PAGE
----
• I deliberately choose open locations with wide views. I think this comes from a visceral wish to be able to see what’s coming. Conversely, I rarely take images in woods, forests, canyons or anywhere that my view is restricted. Hence my love of the West of Scotland, of Iceland and the Prairies of North America, all famed for their lack of trees.
  • On location compositions chosen intuitively based upon an emotional connection.
    • I cannot explain this “emotional connection” yet!
    • Influenced by quiet, sublime as in Robert Adams images.
    • Only rarely do I choose an oblique viewpoint for the main subject. The usual viewpoint is straight on as often seen in the work of American Realist painters like Wyeth and Hopper.
  • Weather & lighting
    • I prefer low contrast, overcast conditions to achieve the mood I want. If not available at the time I will use post processing to achieve it. Consequently, I take fewer images in the summer.
    • Subdued lighting often results in richer colours.
    • I prefer simple, uncluttered skies that provide a backdrop to the scene. Plain blue or overcast is good. White, fluffy, high contrast clouds are to be avoided as they compete with the landscape.
  • Trees rarely appear as focal points unless devoid of foliage.
    • Green is not an easy colour!
    • Skeletal trees also fit with the mood I want to create.
  • Equipment used?
    • Both full frame and APSC digital cameras almost always on a tripod.
    • A right-angle viewfinder that allows me to disconnect with my immediate environment by enabling me to look down onto the scene. This preference is a throwback to my days with a Medium format camera.
    • Two main lenses used – an 18-35mm and a 24-85mm. I have tried longer lenses but have found little use for them in my preferred compositions.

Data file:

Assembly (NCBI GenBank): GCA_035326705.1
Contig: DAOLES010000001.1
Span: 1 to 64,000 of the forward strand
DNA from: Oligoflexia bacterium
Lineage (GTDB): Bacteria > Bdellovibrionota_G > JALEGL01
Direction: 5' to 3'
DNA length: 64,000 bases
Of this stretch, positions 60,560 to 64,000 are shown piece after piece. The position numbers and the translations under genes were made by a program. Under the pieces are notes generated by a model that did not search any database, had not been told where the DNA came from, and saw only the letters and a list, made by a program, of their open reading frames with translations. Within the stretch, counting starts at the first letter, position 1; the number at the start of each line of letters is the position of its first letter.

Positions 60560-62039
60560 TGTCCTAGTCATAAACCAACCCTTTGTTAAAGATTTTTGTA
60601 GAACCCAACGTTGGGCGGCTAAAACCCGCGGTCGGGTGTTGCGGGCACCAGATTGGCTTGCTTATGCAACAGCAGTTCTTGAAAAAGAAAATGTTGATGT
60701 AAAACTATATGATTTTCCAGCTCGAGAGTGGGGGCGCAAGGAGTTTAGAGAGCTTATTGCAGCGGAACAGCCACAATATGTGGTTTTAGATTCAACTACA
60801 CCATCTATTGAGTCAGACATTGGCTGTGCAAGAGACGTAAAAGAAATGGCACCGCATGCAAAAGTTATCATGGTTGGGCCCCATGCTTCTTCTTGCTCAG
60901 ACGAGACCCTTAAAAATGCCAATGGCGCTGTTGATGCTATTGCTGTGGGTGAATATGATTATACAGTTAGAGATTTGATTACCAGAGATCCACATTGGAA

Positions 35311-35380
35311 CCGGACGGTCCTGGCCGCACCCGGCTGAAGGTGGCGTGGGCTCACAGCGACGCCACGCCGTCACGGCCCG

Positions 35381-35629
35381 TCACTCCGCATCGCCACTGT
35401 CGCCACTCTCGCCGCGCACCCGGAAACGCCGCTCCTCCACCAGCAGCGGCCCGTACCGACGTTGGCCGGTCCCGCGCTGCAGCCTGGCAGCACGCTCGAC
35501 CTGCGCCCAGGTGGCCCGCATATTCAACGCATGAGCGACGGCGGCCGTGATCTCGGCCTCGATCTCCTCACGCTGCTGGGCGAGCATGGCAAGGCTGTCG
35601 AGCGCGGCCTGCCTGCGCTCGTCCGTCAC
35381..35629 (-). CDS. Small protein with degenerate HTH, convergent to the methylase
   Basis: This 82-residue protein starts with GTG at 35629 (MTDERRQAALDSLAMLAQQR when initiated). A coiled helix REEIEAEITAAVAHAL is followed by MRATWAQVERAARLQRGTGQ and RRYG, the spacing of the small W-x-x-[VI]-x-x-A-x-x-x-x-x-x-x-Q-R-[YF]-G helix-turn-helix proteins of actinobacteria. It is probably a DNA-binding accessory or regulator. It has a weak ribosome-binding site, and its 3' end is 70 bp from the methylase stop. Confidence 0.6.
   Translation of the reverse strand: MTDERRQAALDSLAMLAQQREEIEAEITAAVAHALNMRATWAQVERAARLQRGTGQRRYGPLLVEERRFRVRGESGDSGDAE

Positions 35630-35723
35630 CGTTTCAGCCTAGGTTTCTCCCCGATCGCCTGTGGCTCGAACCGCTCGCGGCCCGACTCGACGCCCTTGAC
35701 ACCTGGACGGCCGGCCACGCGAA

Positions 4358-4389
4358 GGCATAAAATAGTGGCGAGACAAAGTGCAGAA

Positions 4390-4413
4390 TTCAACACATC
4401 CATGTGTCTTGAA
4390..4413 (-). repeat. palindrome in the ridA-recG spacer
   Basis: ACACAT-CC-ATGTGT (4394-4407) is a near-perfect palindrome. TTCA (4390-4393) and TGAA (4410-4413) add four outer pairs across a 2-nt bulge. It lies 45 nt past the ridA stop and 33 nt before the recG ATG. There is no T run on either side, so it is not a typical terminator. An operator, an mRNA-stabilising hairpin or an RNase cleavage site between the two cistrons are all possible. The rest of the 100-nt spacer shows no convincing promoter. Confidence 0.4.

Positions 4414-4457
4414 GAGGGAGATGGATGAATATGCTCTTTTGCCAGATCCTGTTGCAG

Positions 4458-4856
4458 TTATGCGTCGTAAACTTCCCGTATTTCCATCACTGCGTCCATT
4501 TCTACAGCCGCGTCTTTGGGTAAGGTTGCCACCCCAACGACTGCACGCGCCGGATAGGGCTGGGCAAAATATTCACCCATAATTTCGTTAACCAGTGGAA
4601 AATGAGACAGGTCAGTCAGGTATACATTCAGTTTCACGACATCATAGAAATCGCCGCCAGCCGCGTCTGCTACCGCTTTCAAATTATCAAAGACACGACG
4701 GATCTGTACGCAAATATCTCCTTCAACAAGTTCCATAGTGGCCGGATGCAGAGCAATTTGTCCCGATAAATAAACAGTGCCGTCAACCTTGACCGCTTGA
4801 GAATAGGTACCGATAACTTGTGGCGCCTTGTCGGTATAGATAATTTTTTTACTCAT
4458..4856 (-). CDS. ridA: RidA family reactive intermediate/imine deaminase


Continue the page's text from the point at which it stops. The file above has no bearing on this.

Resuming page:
• Many images taken of each scene? Why – to be safe, just in case?
  • How were best images chosen?
    • 2 cycles – those I know at the point of pressing the shutter are good
    • Those I return to a year or so later with a more considered eye.
  • How are images processed?
    • Colour palette, Luminosity masks, etc.
    • Influences – Dutch still life for mood and colour palette

Ski Resort Out of Season – 12/10/16

Objective – To take images of man-made constructions is a remote environment whilst actively analysing and deconstructing the processes I used to achieve the compositions. This is to try and get beyond my reliance upon my compositional intuition alone when trying to capture the mood and narrative in a scene.

Background – Ski resorts are man-made constructions, usually in remote environments. “In season” ski resorts are blanketed with snow, which disguises a lot of the necessary equipment and the consequences of construction and maintenance. It is also full of people who give the scene energy and human interest. Out of season, without snow, all the functional paraphernalia is visible and there is no human activity to soften the degradation of the supposed “natural” environment. Is there “beauty” to be found here?